Your national assembly seems to entertain much the same opinion that I do of this poor charitable club. As a nation, you reserved the whole stock of your eloquent acknowledgments for the Revolution Society; when their fellows in the Constitutional were, in equity, entitled to some share. Since you have selected the Revolution Society as the great object of your national thanks and praises, you will think me excusable in making its late conduct the subject of my observations. The national assembly of France has given importance to these gentlemen by adopting them; and they return the favor, by acting as a committee in England for extending the principles, of the national assembly. Henceforward we must consider them as a kind of privileged persons; as no inconsiderable members in the diplomatic body. This is one among the revolutions which have given splendor to obscurity, and distinction to undiscerned merit. Until very lately I do not recollect to have heard of this club. I am quite sure that it never occupied a moment of my thoughts; nor, I believe, those of any person out of their own set. I find, upon inquiry, that on the anniversary of the revolution in 1688, a club of dissenters, but of what denomination I know not, have long had the custom of hearing a sermon in one of their churches; and that afterwards they spent the day cheerfully, as other clubs do, at the tavern. But I never heard that any public measure, or political system, much less that the merits of the constitution of any foreign nation, had been the subject of a formal proceeding at their festivals; until, to my inexpressible surprise, I found them in a sort of public capacity, by a congratulatory address, giving an authoritative sanction to the proceedings of the national assembly in France.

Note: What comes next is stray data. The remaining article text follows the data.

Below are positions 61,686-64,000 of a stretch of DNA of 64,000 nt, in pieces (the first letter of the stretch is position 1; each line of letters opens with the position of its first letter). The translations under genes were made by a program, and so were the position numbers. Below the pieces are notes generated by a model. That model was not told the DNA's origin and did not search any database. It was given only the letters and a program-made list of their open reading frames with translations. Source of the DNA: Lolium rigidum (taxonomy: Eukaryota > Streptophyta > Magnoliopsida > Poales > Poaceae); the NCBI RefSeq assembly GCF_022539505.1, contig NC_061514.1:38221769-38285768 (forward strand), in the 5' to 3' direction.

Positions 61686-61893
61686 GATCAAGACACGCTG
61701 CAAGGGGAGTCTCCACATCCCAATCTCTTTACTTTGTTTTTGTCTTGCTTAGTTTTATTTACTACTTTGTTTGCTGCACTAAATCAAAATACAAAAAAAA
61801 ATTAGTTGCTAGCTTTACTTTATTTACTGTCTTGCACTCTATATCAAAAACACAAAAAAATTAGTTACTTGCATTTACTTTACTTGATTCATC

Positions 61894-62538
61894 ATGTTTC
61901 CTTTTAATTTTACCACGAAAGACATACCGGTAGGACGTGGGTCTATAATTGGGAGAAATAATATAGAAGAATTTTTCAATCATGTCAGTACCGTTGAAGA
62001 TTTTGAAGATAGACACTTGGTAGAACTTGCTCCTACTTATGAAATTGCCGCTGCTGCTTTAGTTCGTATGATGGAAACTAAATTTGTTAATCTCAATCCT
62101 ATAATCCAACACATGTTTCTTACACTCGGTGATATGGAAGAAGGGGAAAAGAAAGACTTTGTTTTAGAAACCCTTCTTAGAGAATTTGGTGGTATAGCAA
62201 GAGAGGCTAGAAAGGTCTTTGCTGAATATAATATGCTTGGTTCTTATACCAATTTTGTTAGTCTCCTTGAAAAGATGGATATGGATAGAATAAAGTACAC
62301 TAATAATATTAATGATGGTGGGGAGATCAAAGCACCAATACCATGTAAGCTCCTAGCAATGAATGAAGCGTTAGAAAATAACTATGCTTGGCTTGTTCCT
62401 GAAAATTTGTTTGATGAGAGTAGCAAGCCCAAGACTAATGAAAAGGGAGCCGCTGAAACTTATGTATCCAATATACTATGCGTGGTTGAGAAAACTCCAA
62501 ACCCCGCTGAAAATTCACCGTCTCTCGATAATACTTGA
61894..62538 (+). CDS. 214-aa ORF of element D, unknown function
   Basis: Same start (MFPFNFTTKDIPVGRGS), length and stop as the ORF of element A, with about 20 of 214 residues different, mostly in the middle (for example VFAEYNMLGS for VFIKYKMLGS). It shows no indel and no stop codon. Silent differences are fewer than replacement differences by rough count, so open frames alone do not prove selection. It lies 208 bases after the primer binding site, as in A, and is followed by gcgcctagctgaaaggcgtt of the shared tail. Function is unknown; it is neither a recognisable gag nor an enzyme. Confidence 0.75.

In the ancient principles and conduct of the club, so far at least as they were declared, I see nothing to which I could take exception. I think it very probable, that for some purpose, new members may have entered among them; and that some truly christian politicians, who love to dispense benefits, but are careful to conceal the hand which distributes the dole, may have made them the instruments of their pious designs. Whatever I may have reason to suspect concerning private management, I shall speak of nothing as of a certainty but what is public.
For one, I should be sorry to be thought, directly or indirectly, concerned in their proceedings. I certainly take my full share, along with the rest of the world, in my individual and private capacity, in speculating on what has been done, or is doing, on the public stage; in any place ancient or modern; in the republic of Rome, or the republic of Paris but having no general apostolical mission, being a citizen of a particular state, and being bound up in a considerable degree, by its public will, I should think it at least improper and irregular for me to open a formal public correspondence with the actual government of a foreign nation, without the express authority of the government under which I live.
I should be still more unwilling to enter into that correspondence, under any thing like an equivocal description, which to many, unacquainted with our usages, might make the address, in which I joined, appear as the act of persons in some sort of corporate capacity, acknowledged by the laws of this kingdom, and authorized to speak the sense of some part of it. On account of the ambiguity and uncertainty of unauthorized general descriptions, and of the deceit which may be practised under them, and not from mere formality, the house of commons would reject the most sneaking petition for the most trifling object, under that mode of signature to which you have thrown open the folding-doors of your presence chamber, and have ushered into your national assembly, with as much ceremony and parade, and with as great a bustle of applause, as if you had been visited by the whole representative majesty of the whole English nation. If what this society has thought proper to send forth had been a piece of argument, it would have signified little whose argument it was. It would be neither the more nor the less convincing on account of the party it came from. But this is only a vote and